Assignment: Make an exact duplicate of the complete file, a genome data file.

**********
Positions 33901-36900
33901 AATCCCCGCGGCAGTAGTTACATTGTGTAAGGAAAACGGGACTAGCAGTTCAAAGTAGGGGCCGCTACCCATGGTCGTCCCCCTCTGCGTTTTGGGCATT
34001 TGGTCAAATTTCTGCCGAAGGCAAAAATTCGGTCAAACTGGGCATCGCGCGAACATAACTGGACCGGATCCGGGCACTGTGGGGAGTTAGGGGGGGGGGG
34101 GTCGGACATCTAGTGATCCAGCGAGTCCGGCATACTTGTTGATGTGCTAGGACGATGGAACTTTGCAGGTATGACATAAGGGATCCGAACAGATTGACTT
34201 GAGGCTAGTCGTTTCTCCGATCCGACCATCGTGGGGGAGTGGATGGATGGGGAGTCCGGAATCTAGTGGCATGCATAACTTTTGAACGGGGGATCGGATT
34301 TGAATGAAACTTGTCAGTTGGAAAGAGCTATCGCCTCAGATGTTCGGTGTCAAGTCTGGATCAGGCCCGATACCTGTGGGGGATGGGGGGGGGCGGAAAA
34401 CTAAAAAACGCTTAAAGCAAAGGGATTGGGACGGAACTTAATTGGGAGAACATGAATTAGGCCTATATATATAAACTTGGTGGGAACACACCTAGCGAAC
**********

Positions 33901-36900
33901 AATCCCCGCGGCAGTAGTTACATTGTGTAAGGAAAACGGGACTAGCAGTTCAAAGTAGGGGCCGCTACCCATGGTCGTCCCCCTCTGCGTTTTGGGCATT
34001 TGGTCAAATTTCTGCCGAAGGCAAAAATTCGGTCAAACTGGGCATCGCGCGAACATAACTGGACCGGATCCGGGCACTGTGGGGAGTTAGGGGGGGGGGG
34101 GTCGGACATCTAGTGATCCAGCGAGTCCGGCATACTTGTTGATGTGCTAGGACGATGGAACTTTGCAGGTATGACATAAGGGATCCGAACAGATTGACTT
34201 GAGGCTAGTCGTTTCTCCGATCCGACCATCGTGGGGGAGTGGATGGATGGGGAGTCCGGAATCTAGTGGCATGCATAACTTTTGAACGGGGGATCGGATT
34301 TGAATGAAACTTGTCAGTTGGAAAGAGCTATCGCCTCAGATGTTCGGTGTCAAGTCTGGATCAGGCCCGATACCTGTGGGGGATGGGGGGGGGCGGAAAA
34401 CTAAAAAACGCTTAAAGCAAAGGGATTGGGACGGAACTTAATTGGGAGAACATGAATTAGGCCTATATATATAAACTTGGTGGGAACACACCTAGCGAAC